The perils of DNA import/export

Ever had trouble transporting DNA across international borders? I was in linkurl:Taiwan;http://www.the-scientist.com/blog/display/53597/ last year covering a conference on linkurl:DNA barcoding,;http://www.the-scientist.com/article/display/53881/ which was attended by scientists from all over the world. Most of them were studying linkurl:cryptic;http://www.the-scientist.com/2007/12/1/39/1/ flora or fauna endemic to far-flung countries; usually not their own. A few researchers told me nightmari

Bob Grant
Bob Grant

Bob started with The Scientist as a staff writer in 2007. Before joining the team, he worked as a reporter at Audubon and earned a master’s degree in science journalism...

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Mar 31, 2008
Ever had trouble transporting DNA across international borders? I was in linkurl:Taiwan;http://www.the-scientist.com/blog/display/53597/ last year covering a conference on linkurl:DNA barcoding,;http://www.the-scientist.com/article/display/53881/ which was attended by scientists from all over the world. Most of them were studying linkurl:cryptic;http://www.the-scientist.com/2007/12/1/39/1/ flora or fauna endemic to far-flung countries; usually not their own. A few researchers told me nightmarish tales of legal wrangling and hoop jumping that was necessary to ferry the raw material for their studies - DNA or intact tissues from endemic species - across international borders. It got me thinking that this might be an inconvenience that scientists from Azerbaijan to Zanzibar deal with on a regular basis. But could this be more than a simple inconvenience? Could the restrictive laws meant to protect the diversity (and intellectual property) of biologically rich nations be slowing international research that could ultimately help conserve that biodiversity? I'm thinking of writing a feature article on the...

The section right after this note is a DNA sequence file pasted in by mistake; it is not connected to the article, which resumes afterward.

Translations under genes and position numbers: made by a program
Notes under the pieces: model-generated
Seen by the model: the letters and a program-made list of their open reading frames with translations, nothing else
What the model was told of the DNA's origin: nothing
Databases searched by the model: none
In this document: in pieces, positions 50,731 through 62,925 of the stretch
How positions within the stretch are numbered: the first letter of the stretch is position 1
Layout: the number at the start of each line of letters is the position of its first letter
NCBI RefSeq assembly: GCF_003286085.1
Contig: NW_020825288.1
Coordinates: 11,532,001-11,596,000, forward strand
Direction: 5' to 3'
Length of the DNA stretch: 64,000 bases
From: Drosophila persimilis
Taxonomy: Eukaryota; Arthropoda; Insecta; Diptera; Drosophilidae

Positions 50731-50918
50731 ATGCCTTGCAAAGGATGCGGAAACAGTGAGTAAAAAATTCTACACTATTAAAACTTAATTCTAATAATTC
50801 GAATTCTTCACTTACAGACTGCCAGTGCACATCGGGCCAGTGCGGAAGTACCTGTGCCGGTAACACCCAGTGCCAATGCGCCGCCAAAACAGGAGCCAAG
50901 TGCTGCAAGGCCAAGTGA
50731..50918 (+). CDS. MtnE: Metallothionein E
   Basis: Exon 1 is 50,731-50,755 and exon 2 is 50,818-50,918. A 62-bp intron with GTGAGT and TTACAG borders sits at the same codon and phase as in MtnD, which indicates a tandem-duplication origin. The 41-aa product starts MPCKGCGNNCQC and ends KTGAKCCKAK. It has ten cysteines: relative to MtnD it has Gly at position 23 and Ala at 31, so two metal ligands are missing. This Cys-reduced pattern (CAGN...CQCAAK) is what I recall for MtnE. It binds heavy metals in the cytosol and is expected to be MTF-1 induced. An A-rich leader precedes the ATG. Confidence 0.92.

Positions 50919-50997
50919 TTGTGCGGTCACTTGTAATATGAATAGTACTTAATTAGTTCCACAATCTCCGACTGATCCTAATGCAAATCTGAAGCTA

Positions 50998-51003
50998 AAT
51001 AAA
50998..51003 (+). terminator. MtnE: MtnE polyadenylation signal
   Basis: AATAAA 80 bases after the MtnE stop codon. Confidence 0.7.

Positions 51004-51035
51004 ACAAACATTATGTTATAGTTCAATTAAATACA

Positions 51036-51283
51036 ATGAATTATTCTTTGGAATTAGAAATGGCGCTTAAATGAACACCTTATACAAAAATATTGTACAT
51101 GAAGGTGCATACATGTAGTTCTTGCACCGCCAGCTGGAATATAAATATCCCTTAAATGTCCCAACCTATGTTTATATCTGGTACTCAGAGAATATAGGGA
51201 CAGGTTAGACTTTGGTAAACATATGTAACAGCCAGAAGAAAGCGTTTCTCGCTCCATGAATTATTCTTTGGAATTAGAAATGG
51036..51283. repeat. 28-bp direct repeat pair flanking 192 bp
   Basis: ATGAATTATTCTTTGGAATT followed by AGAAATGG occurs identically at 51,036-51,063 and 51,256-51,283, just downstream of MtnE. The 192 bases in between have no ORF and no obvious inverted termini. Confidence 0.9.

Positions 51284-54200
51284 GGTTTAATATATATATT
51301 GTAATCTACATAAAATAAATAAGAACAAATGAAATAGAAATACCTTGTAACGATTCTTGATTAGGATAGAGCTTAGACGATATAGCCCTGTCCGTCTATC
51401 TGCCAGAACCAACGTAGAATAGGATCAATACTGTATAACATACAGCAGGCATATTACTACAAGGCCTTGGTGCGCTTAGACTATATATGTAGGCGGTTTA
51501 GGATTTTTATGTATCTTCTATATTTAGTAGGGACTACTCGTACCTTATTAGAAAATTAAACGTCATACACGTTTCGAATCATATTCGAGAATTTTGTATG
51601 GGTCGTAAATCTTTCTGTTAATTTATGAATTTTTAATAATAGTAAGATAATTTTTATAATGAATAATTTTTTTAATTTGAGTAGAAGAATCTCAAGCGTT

ering a conference on linkurl:DNA barcoding,;http://www.the-scientist.com/article/display/53881/ which was attended by scientists from all over the world. Most of them were studying linkurl:cryptic;http://www.the-scientist.com/2007/12/1/39/1/ flora or fauna endemic to far-flung countries; usually not their own. A few researchers told me nightmarish tales of legal wrangling and hoop jumping that was necessary to ferry the raw material for their studies - DNA or intact tissues from endemic species - across international borders. It got me thinking that this might be an inconvenience that scientists from Azerbaijan to Zanzibar deal with on a regular basis. But could this be more than a simple inconvenience? Could the restrictive laws meant to protect the diversity (and intellectual property) of biologically rich nations be slowing international research that could ultimately help conserve that biodiversity? I'm thinking of writing a feature article on the international legal landscape concerning the import/export of biological samples. If you have a story about facing difficulty getting vital research samples into or out of a country, tell us by posting a linkurl:comment;http://www.the-scientist.com/forum/addcomment/54515/ below or emailing us at mail@the-scientist.com.

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